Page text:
Makhana, or popped water lily seeds, have been eaten on the Indian subcontinent as a nutritious snack for thousands of years. Now, thanks to entrepreneur and crunch enthusiast Priyal Bhartia, co-founder and COO of Bohana, these little pearls of healthy, sustainable goodness have hit the market. And frankly, all we want is more.
A little background information: the water lily is an heirloom plant that sheds its seeds once a year. The small pea-sized kernels are collected for cultivation, and expand to the size of large blueberries when puffed under high pressure, revealing a snowy-white interior lightly speckled with its former seed coat. The result, as you can plainly see, is a look that screams “I’m very crunchy!”
The flavor and texture of the popped seeds themselves are reminiscent of extra-fluffy popcorn or puffed barley (“like savory Kix,” another editor suggested) with a subtle note of earthy white pepper. The crunch is satisfying, each 110-calorie serving provides three grams of protein and at no point are you subjected to artificial flavors, colors or additives. Popped lotus seeds could easily be the new, non-GMO, totally sustainable TV-binging snack you never knew you were missing. The Soulful Spice — red pepper, garlic and paprika — was the obvious winner among the three flavors for its delightful creeping heat, but both the Himalayan Salt and Wild White Cheddar varieties were immediately devoured as well.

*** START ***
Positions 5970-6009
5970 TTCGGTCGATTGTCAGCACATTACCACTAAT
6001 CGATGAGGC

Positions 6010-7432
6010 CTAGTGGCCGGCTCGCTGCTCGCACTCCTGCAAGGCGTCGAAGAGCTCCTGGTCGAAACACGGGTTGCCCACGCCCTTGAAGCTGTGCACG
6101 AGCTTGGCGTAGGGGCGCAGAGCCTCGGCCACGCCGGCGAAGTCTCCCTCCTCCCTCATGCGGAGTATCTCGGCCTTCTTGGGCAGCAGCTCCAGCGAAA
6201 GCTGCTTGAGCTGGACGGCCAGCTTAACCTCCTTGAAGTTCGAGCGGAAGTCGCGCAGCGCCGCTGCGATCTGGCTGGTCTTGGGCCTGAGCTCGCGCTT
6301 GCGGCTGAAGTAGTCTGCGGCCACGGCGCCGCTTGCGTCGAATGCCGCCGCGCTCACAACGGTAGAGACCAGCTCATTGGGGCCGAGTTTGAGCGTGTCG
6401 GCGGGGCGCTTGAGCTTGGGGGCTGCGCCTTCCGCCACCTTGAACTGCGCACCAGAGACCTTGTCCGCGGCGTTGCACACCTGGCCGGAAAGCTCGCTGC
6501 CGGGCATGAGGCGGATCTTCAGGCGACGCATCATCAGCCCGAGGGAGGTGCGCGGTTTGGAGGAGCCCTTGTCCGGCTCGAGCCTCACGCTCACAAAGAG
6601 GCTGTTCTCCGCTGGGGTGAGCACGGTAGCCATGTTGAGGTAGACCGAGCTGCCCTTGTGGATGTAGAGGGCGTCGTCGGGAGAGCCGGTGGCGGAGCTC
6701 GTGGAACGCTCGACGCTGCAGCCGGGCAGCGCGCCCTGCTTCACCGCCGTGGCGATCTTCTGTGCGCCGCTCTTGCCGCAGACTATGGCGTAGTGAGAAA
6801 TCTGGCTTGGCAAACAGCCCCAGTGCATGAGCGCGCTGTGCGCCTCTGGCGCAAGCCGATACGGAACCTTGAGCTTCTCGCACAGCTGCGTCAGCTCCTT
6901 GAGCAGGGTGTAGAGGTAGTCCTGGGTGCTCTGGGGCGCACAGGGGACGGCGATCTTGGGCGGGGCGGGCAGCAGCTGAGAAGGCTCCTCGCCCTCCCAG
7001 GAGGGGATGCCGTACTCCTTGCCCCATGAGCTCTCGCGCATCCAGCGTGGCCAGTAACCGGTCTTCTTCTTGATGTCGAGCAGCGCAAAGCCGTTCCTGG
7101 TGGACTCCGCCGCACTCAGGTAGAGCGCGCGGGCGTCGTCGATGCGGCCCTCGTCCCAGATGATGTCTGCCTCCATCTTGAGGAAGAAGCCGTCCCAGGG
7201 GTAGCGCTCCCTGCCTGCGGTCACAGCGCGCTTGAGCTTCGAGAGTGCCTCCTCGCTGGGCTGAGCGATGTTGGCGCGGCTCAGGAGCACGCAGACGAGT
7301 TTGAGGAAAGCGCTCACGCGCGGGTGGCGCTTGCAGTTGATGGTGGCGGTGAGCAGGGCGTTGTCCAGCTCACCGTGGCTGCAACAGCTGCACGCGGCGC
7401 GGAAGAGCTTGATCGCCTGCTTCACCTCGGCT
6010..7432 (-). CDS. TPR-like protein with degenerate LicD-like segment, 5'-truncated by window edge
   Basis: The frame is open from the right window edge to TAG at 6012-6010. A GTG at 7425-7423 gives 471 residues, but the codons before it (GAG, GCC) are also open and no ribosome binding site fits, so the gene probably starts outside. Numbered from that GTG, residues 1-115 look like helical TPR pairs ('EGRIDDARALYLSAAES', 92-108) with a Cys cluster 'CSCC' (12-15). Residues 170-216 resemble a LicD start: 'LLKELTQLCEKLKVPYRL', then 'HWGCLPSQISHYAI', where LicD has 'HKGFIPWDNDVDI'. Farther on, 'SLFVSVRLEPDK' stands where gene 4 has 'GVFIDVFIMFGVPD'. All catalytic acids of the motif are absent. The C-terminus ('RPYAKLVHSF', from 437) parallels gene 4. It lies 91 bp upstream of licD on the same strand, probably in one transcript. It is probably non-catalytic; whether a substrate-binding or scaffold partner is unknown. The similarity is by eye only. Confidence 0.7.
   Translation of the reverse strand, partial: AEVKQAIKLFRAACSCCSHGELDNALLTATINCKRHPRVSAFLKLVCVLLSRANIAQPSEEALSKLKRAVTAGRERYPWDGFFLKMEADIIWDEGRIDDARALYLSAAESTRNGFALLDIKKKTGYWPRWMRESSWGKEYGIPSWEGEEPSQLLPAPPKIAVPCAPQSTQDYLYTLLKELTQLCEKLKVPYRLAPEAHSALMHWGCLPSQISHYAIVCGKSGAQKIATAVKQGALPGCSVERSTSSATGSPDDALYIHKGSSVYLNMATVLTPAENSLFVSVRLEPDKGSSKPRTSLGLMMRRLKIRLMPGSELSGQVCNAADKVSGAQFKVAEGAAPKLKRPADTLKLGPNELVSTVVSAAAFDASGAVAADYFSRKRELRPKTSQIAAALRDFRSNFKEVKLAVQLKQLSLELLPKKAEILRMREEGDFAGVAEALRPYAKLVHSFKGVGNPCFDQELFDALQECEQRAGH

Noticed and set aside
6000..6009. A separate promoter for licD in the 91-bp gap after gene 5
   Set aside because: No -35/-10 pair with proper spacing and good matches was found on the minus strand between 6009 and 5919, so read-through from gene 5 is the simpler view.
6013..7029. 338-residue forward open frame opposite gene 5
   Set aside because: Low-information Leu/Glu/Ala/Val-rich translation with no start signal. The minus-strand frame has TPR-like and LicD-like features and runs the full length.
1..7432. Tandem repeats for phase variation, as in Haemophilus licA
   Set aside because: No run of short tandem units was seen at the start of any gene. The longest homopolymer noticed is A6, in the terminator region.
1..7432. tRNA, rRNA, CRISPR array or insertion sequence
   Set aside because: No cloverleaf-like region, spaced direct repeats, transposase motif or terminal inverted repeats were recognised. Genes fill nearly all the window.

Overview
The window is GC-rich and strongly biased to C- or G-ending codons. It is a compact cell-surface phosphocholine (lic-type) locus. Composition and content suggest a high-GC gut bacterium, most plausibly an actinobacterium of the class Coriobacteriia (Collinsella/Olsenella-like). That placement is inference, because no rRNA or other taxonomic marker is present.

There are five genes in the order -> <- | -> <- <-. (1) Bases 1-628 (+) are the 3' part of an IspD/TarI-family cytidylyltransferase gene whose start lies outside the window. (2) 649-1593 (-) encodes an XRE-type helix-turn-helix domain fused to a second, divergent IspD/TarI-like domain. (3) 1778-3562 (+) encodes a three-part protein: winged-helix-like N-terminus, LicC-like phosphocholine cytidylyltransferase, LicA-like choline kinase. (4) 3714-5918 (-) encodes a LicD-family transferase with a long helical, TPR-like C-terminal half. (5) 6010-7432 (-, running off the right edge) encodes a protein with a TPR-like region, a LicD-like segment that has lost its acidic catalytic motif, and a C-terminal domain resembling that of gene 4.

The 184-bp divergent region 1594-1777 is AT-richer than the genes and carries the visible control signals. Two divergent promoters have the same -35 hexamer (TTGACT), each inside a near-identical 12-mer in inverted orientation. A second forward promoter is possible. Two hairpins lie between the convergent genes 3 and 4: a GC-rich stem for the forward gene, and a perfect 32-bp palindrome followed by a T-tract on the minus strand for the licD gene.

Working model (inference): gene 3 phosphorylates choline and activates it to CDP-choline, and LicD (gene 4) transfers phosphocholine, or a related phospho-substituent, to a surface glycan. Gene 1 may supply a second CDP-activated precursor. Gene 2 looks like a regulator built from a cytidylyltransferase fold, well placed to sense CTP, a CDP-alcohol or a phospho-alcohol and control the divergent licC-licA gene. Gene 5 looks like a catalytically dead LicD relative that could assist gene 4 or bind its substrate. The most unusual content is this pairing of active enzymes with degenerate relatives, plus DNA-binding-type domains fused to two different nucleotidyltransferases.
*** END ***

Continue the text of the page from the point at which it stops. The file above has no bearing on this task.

We spoke with Bhartia for the low-down on this popular, inexpensive and all-around fantastic snack from her childhood, available on Amazon for fans of the crunchy and salty.
Are water lilies and lotuses the same thing?
The water lily and lotus are separate plants, but are confused for each other because of their similarity in the way they look and where they are grown. Even in India, people confuse them due to the error in translation of the plant’s name from Hindi to English. There are several brands in India and in the US that still wrongly describe the product as ‘lotus seeds.’
How do you source your water lily seeds?
We source them seeds from farms in Bihar, India. We have a differentiated model wherein we source directly from the farmers, cutting out the middle-men. We are directly involved in all aspects of sourcing which allows us to ensure fair wages, a sustainable and ethical supply chain and sourcing of the highest-quality seeds.
Are water lily seeds sustainable?
The cultivation of lily seeds doesn’t destroy the eco-system — the whole cycle is sustainable, seasonal and naturally occurring.
What’s the puffing process like?
The seeds are puffed mechanically through a machine that can be divided into two parts, the roasting unit, and the popping unit. The roasting unit is essentially a thermal heating system with a conveyor mechanism to pass the roasted seed towards the outlet. The popping unit hosts an impeller which breaks down the hard shell by applying pressure, making the roasted seed pop.
How are they eaten in India?
In India, the seeds are eaten mainly in their popped form as a snack. Families buy the popped seeds from the market and roast them on the stove-top with ghee, salt, and Indian spices. Increasingly now, there are many ready-to-eat flavored versions that have been introduced in the market.
What are some ways, besides snacking on them, to use them in cuisine?
The popped seeds can be eaten in several other ways, by grinding the popped seed into flour and using it as an ingredient in bread, porridge and desserts. The popped seed can also be used in curries as a vegetable.
And Bohana, a snack food company, makes bags of air-popped water lily seeds, “one of the most popular seeds in Ayurveda.” They’re similar to popcorn or puffed rice, and come in cheddar, spice or Himalayan pink salt flavor.